Peter Matthiessen

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To glimpse one’s own true nature is a kind of homegoing, to a place East of the Sun, West of the Moon — the homegoing that needs no home

Peter Matthiessen (22 May 19275 April 2014) was an American novelist, naturalist, wilderness writer and CIA agent. A co-founder of the literary magazine The Paris Review, he was the only writer to have won the National Book Award in both fiction and nonfiction.

Quotes[edit]

The Snow Leopard (1978)[edit]

In the mystical vision, the universe, its center, and its origins are simultaneous, all around us, all within us, and all One.
  • The progress of the sciences toward theories of fundamental unity, cosmic symmetry (as in the unified field theory) — how do such theories differ, in the end, from that unity which Plato called “unspeakable” and “indiscribable,” the holistic knowledge shared by so many peoples of the earth, Christians included, before the advent of the industrial revolution made new barbarians of the peoples of the West? In the United States, before spiritualist foolishness at the end of the last century confused mysticism with “the occult” and tarnished both, William James wrote a master work of metaphysics; Emerson spoke of “the wise silence, the universal beauty, to which every part and particle is equally related, the eternal One . . .”; Melville referred to “that profound silence, that only voice of God”; Walt Whitman celebrated the most ancient secret, that no God could be found “more divine than yourself.” And then, almost everywhere, a clear and subtle illumination that lent magnificence to life and peace to death was overwhelmed in the hard glare of technology. Yet that light is always present, like the stars of noon. Man must perceive it if he is to transcend his fear of meaningless, for no amount of “progress” can take its place. We have outsmarted ourselves, like greedy monkeys, and now we are full of dread.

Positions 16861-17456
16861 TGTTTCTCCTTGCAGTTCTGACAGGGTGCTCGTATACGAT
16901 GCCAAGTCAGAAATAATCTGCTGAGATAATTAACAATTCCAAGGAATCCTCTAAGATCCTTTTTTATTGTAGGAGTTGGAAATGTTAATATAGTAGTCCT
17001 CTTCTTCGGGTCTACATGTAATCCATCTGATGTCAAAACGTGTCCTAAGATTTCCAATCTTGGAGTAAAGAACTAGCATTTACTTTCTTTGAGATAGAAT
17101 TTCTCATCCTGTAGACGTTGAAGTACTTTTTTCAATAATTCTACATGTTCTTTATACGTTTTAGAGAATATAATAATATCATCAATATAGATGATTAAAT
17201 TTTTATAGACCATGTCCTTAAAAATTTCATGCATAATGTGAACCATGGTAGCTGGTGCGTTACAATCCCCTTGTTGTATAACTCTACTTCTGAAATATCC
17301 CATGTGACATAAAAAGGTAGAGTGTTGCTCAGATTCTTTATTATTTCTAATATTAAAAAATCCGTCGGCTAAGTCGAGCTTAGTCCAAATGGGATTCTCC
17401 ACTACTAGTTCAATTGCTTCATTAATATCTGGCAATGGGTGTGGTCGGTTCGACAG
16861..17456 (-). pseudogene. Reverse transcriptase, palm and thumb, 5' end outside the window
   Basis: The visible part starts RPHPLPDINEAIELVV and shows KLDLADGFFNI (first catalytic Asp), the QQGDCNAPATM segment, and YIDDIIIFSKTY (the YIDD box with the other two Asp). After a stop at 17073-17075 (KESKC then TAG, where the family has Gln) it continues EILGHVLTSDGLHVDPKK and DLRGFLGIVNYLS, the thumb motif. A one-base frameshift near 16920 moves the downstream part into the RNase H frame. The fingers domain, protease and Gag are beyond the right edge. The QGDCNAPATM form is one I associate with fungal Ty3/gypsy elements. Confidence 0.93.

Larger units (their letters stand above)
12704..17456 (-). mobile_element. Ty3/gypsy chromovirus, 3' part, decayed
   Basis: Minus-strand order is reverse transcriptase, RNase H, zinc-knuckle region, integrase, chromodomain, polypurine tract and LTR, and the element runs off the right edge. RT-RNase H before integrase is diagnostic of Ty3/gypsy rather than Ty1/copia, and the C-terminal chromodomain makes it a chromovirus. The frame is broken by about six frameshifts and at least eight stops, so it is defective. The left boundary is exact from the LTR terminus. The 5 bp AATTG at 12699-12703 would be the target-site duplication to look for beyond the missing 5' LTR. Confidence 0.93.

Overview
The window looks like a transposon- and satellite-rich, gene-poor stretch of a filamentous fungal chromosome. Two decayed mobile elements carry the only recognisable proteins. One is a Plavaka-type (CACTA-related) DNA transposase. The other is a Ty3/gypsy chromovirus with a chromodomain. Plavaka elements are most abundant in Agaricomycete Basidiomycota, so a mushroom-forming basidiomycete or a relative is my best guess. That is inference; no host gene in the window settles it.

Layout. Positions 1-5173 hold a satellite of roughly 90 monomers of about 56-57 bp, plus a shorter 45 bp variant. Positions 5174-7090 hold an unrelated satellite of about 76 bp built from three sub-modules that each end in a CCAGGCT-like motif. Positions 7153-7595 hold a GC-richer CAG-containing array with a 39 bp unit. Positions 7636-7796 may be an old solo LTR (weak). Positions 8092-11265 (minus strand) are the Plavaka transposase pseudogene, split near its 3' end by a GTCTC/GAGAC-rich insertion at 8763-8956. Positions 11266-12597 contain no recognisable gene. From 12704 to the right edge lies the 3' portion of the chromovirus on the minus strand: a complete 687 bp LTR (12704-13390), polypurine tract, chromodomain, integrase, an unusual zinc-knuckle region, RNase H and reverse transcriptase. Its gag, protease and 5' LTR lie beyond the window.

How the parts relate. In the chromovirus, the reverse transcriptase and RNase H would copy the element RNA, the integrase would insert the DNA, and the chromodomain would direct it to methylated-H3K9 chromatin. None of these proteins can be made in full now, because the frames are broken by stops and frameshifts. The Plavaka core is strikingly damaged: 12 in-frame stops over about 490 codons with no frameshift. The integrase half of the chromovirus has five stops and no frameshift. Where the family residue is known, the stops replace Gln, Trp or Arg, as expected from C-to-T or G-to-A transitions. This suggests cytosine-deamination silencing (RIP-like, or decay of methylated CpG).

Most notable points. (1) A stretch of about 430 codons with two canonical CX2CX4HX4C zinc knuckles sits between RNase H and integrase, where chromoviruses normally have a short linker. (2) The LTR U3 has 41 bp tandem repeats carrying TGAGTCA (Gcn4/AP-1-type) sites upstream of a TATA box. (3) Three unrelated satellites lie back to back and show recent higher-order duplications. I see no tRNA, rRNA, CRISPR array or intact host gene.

• In another life — this isn’t what I know, but how I feel — these mountains were my home; there is a rising of forgotten knowledge, like a spring from hidden aquifers under the earth. To glimpse one’s own true nature is a kind of homegoing, to a place East of the Sun, West of the Moon — the homegoing that needs no home, like that waterfall on the upper Suli Gad that turns to mist before touching the earth and rises once again into the sky.

Nine-Headed Dragon River: Zen Journals 1969-1982 (1986)[edit]

When we are mired in the relative world, never lifting our gaze to the mystery, our life is stunted, incomplete …

External links[edit]

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